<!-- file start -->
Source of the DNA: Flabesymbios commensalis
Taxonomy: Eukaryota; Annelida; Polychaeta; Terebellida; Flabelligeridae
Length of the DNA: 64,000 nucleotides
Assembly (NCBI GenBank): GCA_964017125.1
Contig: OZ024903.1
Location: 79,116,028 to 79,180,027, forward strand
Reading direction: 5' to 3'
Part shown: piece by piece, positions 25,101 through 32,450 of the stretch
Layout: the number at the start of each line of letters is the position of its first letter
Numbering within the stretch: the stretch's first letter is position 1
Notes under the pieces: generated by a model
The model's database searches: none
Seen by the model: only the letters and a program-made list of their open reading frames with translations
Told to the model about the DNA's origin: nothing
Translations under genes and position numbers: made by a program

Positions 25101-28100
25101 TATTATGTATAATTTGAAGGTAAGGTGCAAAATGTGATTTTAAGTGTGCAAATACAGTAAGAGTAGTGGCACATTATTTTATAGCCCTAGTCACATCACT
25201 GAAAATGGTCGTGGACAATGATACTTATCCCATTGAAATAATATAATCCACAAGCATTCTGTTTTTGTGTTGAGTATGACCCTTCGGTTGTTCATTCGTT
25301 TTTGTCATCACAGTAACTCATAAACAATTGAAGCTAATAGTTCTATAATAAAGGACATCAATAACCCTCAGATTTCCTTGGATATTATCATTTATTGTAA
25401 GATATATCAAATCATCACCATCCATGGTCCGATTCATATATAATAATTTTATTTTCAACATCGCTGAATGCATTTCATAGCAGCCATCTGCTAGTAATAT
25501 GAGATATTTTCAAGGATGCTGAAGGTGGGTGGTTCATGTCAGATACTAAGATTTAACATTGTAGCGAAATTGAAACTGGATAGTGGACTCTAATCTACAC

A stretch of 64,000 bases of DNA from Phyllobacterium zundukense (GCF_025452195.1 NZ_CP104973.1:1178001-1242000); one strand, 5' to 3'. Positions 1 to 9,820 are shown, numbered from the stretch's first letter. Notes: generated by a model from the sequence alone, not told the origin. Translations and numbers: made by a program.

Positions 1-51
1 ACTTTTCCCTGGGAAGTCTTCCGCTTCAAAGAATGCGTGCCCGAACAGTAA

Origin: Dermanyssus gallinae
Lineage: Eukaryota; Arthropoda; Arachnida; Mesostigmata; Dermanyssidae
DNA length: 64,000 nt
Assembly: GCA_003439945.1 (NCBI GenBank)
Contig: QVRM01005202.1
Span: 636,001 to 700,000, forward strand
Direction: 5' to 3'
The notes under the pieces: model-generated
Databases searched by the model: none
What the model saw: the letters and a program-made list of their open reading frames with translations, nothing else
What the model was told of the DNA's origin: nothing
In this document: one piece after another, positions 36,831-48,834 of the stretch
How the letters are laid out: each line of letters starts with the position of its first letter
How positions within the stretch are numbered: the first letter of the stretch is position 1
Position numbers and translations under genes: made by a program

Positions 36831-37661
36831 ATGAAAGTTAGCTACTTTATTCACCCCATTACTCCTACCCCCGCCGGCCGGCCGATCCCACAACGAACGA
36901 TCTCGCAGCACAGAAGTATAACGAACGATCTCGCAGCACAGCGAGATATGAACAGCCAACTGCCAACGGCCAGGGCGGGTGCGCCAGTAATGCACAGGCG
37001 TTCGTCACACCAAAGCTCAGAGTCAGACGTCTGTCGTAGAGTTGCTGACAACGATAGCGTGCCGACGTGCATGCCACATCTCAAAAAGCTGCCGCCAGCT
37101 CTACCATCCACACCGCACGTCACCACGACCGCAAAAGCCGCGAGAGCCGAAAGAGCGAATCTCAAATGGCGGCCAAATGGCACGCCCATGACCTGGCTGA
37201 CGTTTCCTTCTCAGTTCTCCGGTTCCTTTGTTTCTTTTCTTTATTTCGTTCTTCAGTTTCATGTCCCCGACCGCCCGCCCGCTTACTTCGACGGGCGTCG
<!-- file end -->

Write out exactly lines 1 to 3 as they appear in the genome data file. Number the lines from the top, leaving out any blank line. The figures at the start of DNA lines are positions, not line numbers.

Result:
Source of the DNA: Flabesymbios commensalis
Taxonomy: Eukaryota; Annelida; Polychaeta; Terebellida; Flabelligeridae
Length of the DNA: 64,000 nucleotides